Gentleman’s disagreement between the IMF and FGN on naira devaluation
Top of the list in the IMF’s recommendations in its latest Article IV review for Nigeria is exchange rate policy reform and a downward adjustment of the naira – which it estimates is overvalued by 18%. This would ease external imbalances and clear the dollar demand backlog. However, the FG is of the contrarian view that another naira devaluation, after the two in 2020, will further stoke inflationary pressures. We believe the CBN will eventually give in and allow a more market determined exchange rate policy while easing off on its forex rationing strategy. It is likely to lean towards the adoption of a crawling peg which will allow the naira fluctuate within a band (managed depreciation) rather than a one-off devaluation.
Higher interest rates –necessary but not sufficient to curb inflation
A tightening of its monetary stance is the last card in the CBN’s armoury as it shifts its focus back to price stability. We forecast that inflation could climb to a 17-month high in January 2021 (16.2%) on the back of insecurity and forex restrictions to food imports. Higher interest rates will increase savings and in turn investment. This would boost output and aggregate expenditure. The rise in interest rates will increase the real rate of return and drastically reduce capital outflows while tapering inflationary pressures.
Multidimensional poverty and insecurity are inextricably linked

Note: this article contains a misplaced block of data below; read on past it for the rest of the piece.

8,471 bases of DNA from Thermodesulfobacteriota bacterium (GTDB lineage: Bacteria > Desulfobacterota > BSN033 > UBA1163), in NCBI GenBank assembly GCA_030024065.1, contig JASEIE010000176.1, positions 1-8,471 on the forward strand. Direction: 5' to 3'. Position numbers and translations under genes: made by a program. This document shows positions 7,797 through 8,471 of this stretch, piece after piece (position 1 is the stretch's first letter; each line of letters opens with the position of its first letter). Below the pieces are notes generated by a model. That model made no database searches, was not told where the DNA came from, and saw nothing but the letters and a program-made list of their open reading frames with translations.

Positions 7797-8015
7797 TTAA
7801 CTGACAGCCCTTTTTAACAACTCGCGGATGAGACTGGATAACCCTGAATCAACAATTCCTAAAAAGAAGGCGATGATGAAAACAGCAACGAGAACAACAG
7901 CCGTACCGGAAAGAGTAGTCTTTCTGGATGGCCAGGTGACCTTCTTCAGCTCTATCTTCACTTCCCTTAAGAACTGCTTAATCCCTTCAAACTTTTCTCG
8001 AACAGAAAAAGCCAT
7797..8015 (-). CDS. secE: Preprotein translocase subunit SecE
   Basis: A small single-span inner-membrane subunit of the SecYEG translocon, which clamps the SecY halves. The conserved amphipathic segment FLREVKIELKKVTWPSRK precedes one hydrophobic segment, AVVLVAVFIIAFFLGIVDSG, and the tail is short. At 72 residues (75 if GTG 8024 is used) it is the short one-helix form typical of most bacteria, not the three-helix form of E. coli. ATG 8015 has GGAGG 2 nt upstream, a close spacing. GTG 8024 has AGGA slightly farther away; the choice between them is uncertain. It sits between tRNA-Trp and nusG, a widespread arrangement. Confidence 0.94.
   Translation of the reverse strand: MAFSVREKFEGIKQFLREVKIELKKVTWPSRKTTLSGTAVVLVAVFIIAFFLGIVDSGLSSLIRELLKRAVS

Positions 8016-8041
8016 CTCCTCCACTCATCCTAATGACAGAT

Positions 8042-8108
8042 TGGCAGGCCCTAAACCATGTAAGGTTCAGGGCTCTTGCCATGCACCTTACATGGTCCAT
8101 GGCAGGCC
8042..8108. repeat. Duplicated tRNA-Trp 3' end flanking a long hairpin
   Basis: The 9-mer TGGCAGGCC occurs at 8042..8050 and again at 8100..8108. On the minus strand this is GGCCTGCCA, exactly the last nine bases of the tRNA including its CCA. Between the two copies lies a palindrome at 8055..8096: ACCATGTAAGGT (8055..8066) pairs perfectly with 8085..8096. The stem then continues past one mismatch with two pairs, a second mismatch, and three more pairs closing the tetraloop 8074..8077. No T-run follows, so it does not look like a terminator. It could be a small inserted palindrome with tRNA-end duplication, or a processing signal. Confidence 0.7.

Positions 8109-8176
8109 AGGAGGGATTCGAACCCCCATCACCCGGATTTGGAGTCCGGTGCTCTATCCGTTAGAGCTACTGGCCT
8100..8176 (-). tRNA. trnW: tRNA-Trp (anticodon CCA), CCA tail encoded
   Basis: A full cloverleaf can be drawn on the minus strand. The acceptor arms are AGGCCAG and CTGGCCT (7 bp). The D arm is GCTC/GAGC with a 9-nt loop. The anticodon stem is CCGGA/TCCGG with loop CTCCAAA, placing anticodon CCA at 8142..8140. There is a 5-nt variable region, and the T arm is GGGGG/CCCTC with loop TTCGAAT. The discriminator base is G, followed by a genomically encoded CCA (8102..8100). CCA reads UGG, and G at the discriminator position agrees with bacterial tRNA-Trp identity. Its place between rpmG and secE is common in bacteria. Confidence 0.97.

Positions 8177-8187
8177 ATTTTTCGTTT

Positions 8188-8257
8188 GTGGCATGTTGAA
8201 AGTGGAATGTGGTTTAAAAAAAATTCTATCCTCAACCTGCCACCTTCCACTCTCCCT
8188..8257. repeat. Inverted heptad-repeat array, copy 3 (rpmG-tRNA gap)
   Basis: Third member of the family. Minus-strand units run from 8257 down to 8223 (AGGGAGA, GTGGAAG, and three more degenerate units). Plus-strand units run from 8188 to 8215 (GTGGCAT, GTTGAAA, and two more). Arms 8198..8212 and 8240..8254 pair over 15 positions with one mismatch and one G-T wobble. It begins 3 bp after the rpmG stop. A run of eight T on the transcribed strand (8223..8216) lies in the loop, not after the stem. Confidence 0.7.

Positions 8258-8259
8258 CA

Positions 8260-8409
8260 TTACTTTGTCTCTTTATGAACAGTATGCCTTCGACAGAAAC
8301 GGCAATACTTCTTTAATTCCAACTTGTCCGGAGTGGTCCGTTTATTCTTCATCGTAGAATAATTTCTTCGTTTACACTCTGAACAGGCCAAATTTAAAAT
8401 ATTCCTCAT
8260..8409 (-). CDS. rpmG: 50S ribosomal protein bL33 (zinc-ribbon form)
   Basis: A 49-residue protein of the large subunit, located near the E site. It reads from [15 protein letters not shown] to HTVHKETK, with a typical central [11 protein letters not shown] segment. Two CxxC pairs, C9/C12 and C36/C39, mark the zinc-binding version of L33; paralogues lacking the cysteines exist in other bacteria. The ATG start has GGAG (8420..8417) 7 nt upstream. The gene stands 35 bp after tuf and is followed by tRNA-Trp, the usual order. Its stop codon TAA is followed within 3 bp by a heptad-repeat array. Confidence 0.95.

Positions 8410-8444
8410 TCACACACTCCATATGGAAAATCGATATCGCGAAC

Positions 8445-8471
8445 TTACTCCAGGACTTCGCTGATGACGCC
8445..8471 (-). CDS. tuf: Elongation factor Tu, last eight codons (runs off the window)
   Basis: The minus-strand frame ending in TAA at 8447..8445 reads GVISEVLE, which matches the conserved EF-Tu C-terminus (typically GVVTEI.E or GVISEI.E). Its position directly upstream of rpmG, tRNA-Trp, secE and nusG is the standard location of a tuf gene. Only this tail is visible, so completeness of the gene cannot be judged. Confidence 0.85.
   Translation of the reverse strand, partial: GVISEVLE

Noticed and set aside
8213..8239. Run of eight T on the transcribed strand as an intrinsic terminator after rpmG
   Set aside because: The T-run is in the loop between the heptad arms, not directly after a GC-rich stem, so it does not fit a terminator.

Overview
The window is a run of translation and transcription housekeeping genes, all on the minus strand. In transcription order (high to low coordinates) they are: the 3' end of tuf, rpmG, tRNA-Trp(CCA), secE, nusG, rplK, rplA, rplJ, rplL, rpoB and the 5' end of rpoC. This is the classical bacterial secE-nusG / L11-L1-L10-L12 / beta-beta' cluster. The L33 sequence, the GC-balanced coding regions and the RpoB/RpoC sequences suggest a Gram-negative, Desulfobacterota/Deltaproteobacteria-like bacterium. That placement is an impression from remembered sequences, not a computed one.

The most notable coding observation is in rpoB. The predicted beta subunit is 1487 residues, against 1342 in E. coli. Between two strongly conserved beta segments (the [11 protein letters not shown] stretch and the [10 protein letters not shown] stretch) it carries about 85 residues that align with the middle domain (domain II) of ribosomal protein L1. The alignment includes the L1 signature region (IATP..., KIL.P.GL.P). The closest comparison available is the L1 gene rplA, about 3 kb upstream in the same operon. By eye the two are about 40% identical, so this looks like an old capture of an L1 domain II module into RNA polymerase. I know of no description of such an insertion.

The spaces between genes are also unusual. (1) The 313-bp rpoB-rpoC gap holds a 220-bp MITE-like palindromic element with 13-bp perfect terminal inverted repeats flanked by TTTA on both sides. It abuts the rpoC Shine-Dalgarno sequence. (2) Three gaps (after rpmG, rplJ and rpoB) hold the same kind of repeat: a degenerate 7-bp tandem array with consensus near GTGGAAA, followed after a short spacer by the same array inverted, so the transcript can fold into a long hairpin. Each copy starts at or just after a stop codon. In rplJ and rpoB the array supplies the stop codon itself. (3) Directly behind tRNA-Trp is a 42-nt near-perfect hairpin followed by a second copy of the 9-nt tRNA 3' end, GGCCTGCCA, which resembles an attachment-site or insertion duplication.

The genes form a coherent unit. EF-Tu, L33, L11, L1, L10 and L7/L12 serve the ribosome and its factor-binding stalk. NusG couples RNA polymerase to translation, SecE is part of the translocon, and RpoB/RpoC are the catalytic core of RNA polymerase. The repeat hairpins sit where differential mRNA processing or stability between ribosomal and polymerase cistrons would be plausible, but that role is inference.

Nigeria is currently grappling with security challenges ranging from farmer/herder clashes, cattle rustling, banditry, kidnapping and the Boko Haram insurgency. Growing insecurity has coincided with Nigeria’s descent down the poverty ladder as it is now regarded as the world’s poverty capital, with an estimated 91 million people (43% of its population) living in extreme poverty. Insecurity is reinforced by poverty and is also one of the major causes. Any plans to combat one without tackling the other would be dead on arrival.
Vaccine bungling and NIN run-around
South Africa and Kenya have ordered a total of 44mn doses of covid-19 vaccines but Nigeria is still bungling whilst contemplating a risky second lockdown. We do not know when the vaccines will arrive or if Nigerians would be optimistic enough to take it. However, there is clearly a health care problem that if left unchecked will spiral especially with the NIN run-around. So, does Nigeria want to cure or prevent an uncontrollable spread of the virus?
Stock market sizzle is fizzling
The dollar illiquidity limited capital outflows and compelled FPIs to reinvest in the NSE. Meanwhile, the outrageously low interest rates also ushered the PFAs into the bourse. But with the looming rise in interest rates on possible tightening and increase in dollar inflows in the near term what will be fate of the NSE? The bubble may be about to burst.
In this edition of the FDC Bi monthly publication, the FDC Think Tank provides indepth analysis to these and other issues and what to expect in the next six to eight weeks.
Enjoy your read!